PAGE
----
The Sweet Smell of Success


Scentless flowers and smelly jeans; what is the world coming to?

Today, I rushed into a local flower shop to purchase a bouquet of roses as a thank you for a sweet woman who went above and beyond to help my daughter with a school project.

I was in a hurry, so I grabbed the first dozen roses I saw in the display case. When I got to the check-out counter, the florist was busy creating massive bouquets featuring three to five dozen of the most gorgeous roses in a variety of colors, including pale pink, lavender and a stunning orange sherbet shade. I commented on how beautiful the arrangements looked and asked if I could smell some of the more uniquely hued blossoms.

The florist’s reply: “Honey, roses are not made to smell anymore. Too many people with allergies.”

Roses don’t have a fragrance anymore?

What’s the point of having flowers around?

Just in time for Valentine’s Day… scentless flowers.


How can you stop to smell the roses when scientists are trying (and seemingly succeeding) to create hypoallergenic versions?

In sharing my shock about the scentless flowers with a friend, I was gently reminded that in a few years I would be thanking my lucky stars if I suddenly contracted anosmia.

According to my pal, living with a bunch of messy teenagers can really do a number on your senses.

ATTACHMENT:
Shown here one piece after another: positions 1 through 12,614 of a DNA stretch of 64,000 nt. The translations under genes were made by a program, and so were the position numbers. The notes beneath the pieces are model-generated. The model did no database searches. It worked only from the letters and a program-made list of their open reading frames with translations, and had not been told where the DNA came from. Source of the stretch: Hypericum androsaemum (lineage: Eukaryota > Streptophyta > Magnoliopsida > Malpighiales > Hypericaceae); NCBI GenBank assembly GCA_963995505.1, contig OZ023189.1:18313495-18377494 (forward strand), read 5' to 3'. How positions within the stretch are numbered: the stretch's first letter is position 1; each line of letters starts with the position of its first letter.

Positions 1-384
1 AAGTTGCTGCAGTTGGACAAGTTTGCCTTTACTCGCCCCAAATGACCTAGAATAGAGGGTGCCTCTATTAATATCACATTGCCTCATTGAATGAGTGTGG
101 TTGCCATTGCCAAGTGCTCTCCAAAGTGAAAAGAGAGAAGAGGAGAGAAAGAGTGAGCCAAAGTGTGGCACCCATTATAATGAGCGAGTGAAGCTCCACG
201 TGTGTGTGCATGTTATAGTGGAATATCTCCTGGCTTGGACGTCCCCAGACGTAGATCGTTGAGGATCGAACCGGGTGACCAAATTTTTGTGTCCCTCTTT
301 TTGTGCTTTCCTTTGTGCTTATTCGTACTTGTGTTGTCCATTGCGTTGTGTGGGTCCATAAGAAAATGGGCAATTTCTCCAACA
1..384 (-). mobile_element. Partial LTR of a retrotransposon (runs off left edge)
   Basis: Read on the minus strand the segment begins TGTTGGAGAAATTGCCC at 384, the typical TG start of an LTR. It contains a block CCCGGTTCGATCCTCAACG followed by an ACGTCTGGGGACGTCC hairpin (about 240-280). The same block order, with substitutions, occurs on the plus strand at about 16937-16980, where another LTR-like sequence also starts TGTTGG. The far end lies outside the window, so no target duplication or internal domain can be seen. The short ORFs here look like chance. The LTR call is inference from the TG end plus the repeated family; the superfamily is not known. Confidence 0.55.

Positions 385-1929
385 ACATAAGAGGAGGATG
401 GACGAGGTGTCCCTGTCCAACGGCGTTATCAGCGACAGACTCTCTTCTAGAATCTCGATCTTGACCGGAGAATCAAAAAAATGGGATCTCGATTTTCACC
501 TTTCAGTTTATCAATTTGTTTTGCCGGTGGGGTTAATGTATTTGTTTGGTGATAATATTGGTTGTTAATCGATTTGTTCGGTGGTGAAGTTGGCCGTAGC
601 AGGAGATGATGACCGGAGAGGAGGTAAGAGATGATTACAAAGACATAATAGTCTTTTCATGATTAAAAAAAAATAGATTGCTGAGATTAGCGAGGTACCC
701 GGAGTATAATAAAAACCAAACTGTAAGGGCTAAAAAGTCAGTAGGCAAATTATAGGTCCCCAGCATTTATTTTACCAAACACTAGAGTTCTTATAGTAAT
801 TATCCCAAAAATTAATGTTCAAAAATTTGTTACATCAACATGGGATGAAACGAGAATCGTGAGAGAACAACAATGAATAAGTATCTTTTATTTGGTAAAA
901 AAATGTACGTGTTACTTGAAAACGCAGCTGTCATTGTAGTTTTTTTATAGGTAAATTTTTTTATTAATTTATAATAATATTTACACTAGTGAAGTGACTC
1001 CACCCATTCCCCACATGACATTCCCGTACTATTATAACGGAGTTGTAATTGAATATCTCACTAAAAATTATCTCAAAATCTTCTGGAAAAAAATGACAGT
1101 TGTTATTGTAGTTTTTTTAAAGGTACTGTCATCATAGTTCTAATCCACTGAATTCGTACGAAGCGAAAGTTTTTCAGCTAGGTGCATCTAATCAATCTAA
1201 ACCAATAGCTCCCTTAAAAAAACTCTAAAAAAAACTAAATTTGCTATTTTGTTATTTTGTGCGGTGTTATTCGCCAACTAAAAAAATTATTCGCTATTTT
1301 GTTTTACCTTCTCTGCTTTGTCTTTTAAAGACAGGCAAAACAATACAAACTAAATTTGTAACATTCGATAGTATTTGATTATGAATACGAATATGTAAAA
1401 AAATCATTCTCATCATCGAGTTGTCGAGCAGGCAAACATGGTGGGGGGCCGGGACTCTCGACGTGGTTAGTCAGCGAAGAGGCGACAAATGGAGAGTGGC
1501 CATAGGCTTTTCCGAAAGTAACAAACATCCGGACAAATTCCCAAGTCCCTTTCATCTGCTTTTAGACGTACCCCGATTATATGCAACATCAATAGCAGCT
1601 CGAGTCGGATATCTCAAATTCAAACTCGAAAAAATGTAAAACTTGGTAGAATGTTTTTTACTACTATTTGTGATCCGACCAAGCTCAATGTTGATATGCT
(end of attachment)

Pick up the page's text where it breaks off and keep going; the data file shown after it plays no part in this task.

Heck, multiple kids of any age can yield some nasty odors.

Children’s stank may be repulsive to parents, but for a clothing company in Montreal, it is the sweet smell of success.

Introducing the newest entry into the world of customized denim: Scratch-and-sniff jeans.

Dealing with your teen’s stinky, crusty jeans is no picnic, unless you have Naked and Famous Denim’s newest weapon in the fight against kids who refuse to do laundry.

The company recently launched a line of scratch-and-sniff, raspberry-scented jeans. According to Naked and Denim’s website, the revolutionary Japanese denim pants are coated with scented micro capsules. When they’re scratched, raspberry fragrance is released. And since the scented micro capsules are baked into the jeans, there are no worries about the scent fading. The company maintains that you can wash the jeans more than five times and they’ll still smell like a field of fresh fruit.

I guess it beats having your lazy teen’s jeans smell like a bottle of Febreze.

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Michele Cheplic

About Michele Cheplic

Michele Cheplic was born and raised in Hilo, Hawaii, but now lives in Wisconsin. Michele graduated from the University of Wisconsin-Madison with a degree in Journalism. She spent the next ten years as a television anchor and reporter at various stations throughout the country (from the CBS affiliate in Honolulu to the NBC affiliate in Green Bay). She has won numerous honors including an Emmy Award and multiple Edward R. Murrow awards honoring outstanding achievements in broadcast journalism. In addition, she has received awards from the Aircraft Owners and Pilots Association for her reports on air travel and the Wisconsin Education Association Council for her stories on education. Michele has since left television to concentrate on being a mom and freelance writer.